In addition, there really is no After. Perpetual dieters are never really Before or After but During, but by insisting that there is some achievable place as After, they are stuck in an ongoing cycle of dieting. When is it over? At a certain weight? Pants size? Most of the very few people I know who have lost weight and kept it off for more than five years are constantly working to keep it that way. And for binge eaters constant dieting leads to compulsive thinking about weight and food.

In Slate article a woman describes what it is like to lose weight and keep it off:

Debra Sapp-Yarwood, a fiftysomething from Kansas City, Missouri, who’s studying to be a hospital chaplain, is one of the three percenters, the select few who have lost a chunk of weight and kept it off. She dropped 55 pounds 11 years ago, and maintains her new weight with a diet and exercise routine most people would find unsustainable: She eats 1,800 calories a day—no more than 200 in carbs—and has learned to put up with what she describes as “intrusive thoughts and food preoccupations.” She used to run for an hour a day, but after foot surgery she switched to her current routine: a 50-minute exercise video performed at twice the speed of the instructor, while wearing ankle weights and a weighted vest that add between 25 or 30 pounds to her small frame.

“Maintaining weight loss is not a lifestyle,” she says. “It’s a job.” It’s a job that requires not just time, self-discipline, and energy—it also takes up a lot of mental real estate. People who maintain weight loss over the long term typically make it their top priority in life. Which is not always possible. Or desirable.

I spent more than 30 years obsessing about food and weight. I thought that weight loss, that becoming the After, would help free me from those obsessions. Regrettably, that isn’t the case. I have observed for years that people who lose weight and keep it off tend to become weight loss coaches, weight loss bloggers, dieticians, fitness coaches, marathon runners, and other members of the weight loss and fitness industry. Weight loss and keeping it off becomes their actual job. There is no doubt that the majority of people who take that path are truly trying to help others, but in the end, they are just part of the cycle.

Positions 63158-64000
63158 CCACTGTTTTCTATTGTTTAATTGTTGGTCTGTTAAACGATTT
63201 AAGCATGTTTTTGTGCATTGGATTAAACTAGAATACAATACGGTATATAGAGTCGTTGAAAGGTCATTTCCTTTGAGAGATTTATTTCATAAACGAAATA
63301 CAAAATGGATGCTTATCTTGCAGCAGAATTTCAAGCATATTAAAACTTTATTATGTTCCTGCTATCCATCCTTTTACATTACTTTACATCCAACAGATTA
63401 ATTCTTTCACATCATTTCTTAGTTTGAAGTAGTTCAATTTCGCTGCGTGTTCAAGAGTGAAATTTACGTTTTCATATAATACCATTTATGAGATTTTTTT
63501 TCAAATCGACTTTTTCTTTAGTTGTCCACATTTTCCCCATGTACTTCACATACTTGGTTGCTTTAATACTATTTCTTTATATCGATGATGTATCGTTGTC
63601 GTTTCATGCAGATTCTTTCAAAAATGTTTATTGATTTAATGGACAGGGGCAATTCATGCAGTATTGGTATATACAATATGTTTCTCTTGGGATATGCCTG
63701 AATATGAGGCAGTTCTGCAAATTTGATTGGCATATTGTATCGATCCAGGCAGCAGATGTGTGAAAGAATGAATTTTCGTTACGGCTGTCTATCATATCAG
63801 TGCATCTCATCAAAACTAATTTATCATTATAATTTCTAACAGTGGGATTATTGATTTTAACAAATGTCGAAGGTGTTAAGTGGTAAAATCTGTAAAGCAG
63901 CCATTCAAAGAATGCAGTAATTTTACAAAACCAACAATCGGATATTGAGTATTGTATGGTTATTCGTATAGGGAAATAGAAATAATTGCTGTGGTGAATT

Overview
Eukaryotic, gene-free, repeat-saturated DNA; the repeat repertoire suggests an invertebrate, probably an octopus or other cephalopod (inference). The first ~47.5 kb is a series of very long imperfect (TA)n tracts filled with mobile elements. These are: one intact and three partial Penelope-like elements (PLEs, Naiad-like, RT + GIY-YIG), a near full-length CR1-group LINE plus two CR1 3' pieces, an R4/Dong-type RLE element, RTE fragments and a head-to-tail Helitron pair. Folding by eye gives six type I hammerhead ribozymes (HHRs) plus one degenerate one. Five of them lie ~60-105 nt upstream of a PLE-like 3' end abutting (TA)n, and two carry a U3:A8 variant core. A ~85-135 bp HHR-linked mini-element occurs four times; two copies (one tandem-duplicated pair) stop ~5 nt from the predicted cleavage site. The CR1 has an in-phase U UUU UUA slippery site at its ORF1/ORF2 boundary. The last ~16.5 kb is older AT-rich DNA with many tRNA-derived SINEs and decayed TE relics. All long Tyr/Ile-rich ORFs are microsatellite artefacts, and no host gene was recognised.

Given that studies done by the Center for Disease Control and other scientific organizations have shown that people with the greatest longevity are overweight to mildly obese, something else motivates people to put themselves through this much suffering. Yes, of course, obesity makes some diseases worse and creates others, but dieters have been shown over and over again to eventually regain their initial weight lost and THEN SOME. We starve ourselves, count our steps, remake our lives in the never ending quest to be an AFTER when the NOW us is enough. More than enough.

So, when the members of my Facebook group, Food Addiction Recovery, get annoyed with me about banning Before and After photos, I try to explain that they are destructive emblems of diet culture, which insists that the only good you is the After you, even though it is nearly impossible to get there and even more unlikely to stay. Before and After photos are the constant dieter’s stick with which to beat themselves for failing to achieve unachievable. For the binge eater they become the trigger for more self harm and a descent into the never-ending madness of food obsession and compulsive eating.

Learn to love yourself as you are. You are not a Before. You can never been an After. You are a whole, imperfect human being with an mental health disorder. Shame and disgust will only make it worse. Acceptance and self-love pave the path to healing.

Are you interested in hearing more of my optimistic message about weight and eating disorder recovery, check out my memoir, The Optimistic Food Addict.

“I read this book in two days, I couldn’t put it down! To be optimistic in the face of so much trauma and adversity is so inspiring. Highly recommend this book for anyone, not only those needing help with food addiction or BED.” ~Rachel, Amazon Reviewer